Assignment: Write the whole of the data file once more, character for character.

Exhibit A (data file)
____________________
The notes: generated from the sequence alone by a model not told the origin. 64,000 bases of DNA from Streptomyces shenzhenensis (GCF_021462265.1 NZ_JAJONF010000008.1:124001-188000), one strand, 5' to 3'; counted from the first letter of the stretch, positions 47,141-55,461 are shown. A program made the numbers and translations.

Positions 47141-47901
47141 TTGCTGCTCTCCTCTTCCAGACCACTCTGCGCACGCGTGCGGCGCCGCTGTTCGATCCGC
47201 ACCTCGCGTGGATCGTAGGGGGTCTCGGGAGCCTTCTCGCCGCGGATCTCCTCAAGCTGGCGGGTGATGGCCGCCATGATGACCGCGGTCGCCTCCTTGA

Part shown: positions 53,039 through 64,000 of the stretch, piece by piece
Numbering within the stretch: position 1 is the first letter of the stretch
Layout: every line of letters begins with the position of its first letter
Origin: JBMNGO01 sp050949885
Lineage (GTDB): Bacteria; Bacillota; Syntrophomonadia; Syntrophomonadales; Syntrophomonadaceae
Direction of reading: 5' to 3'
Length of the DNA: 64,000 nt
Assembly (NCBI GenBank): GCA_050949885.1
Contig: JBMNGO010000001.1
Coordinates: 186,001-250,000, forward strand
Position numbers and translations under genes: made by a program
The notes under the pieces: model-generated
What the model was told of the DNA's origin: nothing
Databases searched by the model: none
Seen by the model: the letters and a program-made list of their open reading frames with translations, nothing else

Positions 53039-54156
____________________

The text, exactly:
The notes: generated from the sequence alone by a model not told the origin. 64,000 bases of DNA from Streptomyces shenzhenensis (GCF_021462265.1 NZ_JAJONF010000008.1:124001-188000), one strand, 5' to 3'; counted from the first letter of the stretch, positions 47,141-55,461 are shown. A program made the numbers and translations.

Positions 47141-47901
47141 TTGCTGCTCTCCTCTTCCAGACCACTCTGCGCACGCGTGCGGCGCCGCTGTTCGATCCGC
47201 ACCTCGCGTGGATCGTAGGGGGTCTCGGGAGCCTTCTCGCCGCGGATCTCCTCAAGCTGGCGGGTGATGGCCGCCATGATGACCGCGGTCGCCTCCTTGA

Part shown: positions 53,039 through 64,000 of the stretch, piece by piece
Numbering within the stretch: position 1 is the first letter of the stretch
Layout: every line of letters begins with the position of its first letter
Origin: JBMNGO01 sp050949885
Lineage (GTDB): Bacteria; Bacillota; Syntrophomonadia; Syntrophomonadales; Syntrophomonadaceae
Direction of reading: 5' to 3'
Length of the DNA: 64,000 nt
Assembly (NCBI GenBank): GCA_050949885.1
Contig: JBMNGO010000001.1
Coordinates: 186,001-250,000, forward strand
Position numbers and translations under genes: made by a program
The notes under the pieces: model-generated
What the model was told of the DNA's origin: nothing
Databases searched by the model: none
Seen by the model: the letters and a program-made list of their open reading frames with translations, nothing else

Positions 53039-54156